Known internationally as a symbol of elegance and luxury, Manhattan’s Waldorf-Astoria is one of the world’s most famous hotels.

Its reputation as a host to political leaders and movie stars is matched only by the renown of its cuisine and soaring Deco architecture. In this lecture based on his book, American Hotel: The Waldorf-Astoria and The Making of a Century, historian David Freeland will take us behind the glittering image, using rare photos and documents to reveal the full extent of the Waldorf’s contribution as a shaper of twentieth century life and culture.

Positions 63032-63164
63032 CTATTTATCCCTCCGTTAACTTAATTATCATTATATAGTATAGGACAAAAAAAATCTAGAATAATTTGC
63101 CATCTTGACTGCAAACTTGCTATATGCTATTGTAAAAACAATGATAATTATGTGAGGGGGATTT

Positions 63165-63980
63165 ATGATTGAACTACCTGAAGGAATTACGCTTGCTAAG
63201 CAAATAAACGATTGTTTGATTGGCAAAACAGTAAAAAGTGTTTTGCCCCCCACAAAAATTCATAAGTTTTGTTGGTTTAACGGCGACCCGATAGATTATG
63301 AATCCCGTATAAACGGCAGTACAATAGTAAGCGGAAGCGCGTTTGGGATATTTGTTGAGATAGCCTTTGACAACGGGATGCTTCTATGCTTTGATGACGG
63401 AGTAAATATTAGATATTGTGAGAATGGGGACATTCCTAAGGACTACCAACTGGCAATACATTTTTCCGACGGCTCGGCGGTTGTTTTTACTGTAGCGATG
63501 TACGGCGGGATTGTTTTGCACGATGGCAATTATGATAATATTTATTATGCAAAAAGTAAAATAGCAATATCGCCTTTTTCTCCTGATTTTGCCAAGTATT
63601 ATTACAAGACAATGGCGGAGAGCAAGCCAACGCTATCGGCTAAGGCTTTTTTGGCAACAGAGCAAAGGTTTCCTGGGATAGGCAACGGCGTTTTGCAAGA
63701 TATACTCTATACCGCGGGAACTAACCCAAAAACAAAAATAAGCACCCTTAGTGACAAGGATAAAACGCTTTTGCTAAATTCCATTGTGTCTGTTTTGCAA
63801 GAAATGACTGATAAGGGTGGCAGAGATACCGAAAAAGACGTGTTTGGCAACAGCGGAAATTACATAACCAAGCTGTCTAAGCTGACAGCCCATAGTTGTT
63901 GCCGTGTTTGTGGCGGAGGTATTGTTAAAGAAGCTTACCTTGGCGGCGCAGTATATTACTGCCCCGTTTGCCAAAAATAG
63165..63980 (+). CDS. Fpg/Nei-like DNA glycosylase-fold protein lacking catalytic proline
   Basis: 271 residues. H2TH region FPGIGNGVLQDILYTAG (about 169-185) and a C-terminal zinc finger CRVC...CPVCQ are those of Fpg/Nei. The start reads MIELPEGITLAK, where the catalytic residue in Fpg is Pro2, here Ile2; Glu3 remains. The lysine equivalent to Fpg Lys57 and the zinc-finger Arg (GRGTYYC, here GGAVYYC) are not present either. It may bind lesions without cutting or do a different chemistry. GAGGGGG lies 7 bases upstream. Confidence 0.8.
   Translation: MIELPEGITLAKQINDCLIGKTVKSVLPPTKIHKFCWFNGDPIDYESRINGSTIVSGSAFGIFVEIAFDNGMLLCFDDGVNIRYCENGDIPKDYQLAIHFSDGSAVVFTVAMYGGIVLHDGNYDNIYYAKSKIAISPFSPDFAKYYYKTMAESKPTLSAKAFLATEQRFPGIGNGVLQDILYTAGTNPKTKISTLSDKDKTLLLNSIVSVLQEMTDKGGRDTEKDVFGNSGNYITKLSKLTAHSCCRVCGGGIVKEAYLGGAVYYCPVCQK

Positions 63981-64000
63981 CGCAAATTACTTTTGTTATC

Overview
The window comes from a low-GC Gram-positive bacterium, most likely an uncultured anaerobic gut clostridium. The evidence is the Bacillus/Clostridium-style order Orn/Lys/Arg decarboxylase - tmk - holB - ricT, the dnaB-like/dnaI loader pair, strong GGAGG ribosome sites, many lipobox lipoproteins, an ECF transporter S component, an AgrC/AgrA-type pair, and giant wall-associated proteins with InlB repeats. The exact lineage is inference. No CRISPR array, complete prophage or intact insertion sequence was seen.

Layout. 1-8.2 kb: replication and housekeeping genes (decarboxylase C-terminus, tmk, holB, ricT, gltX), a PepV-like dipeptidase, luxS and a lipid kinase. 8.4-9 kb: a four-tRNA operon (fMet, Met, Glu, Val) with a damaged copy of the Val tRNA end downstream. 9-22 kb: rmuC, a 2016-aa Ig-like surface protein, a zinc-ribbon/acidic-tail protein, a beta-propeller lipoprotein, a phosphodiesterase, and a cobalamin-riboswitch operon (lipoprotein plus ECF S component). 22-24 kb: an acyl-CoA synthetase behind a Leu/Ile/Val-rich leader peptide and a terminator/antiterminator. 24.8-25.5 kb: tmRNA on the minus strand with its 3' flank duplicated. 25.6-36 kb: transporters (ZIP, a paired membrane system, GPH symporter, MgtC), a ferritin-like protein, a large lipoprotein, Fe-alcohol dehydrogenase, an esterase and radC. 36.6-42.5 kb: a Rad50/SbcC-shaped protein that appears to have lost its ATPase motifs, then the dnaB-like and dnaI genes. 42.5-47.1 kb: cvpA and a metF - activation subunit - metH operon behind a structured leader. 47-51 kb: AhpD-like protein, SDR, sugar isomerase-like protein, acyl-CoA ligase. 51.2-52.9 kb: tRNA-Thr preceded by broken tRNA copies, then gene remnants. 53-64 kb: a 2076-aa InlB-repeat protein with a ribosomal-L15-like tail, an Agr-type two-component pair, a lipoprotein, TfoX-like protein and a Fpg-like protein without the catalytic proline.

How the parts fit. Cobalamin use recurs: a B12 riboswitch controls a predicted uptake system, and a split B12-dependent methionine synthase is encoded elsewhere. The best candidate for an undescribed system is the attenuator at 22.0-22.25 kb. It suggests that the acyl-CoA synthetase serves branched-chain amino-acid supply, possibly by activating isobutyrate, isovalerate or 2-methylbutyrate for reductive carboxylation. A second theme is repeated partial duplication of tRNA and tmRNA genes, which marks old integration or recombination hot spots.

In the process, he’ll share little-known stories and secrets:

  • The history of Peacock Alley and how it got its name
  • The truth about the “feuding” Astor cousins whose money built the original Waldorf-Astoria on Fifth Avenue, where the Empire State Building now stands
  • Secrets of the Waldorf’s “black book” – the detectives’ log of immoral and illegal activity, kept hidden from all but the most senior hotel staff
  • The remarkable technological maneuvers that enabled the “new” Waldorf-Astoria — a skyscraper that opened on Park Avenue in 1931 — to be constructed on top of railroad tracks as passenger trains continued to run below

Afternoon Tea: This author talk is paired with an afternoon tea complete with traditional tea sandwiches, assorted pastries & teas. Cash bar is available for alcohol.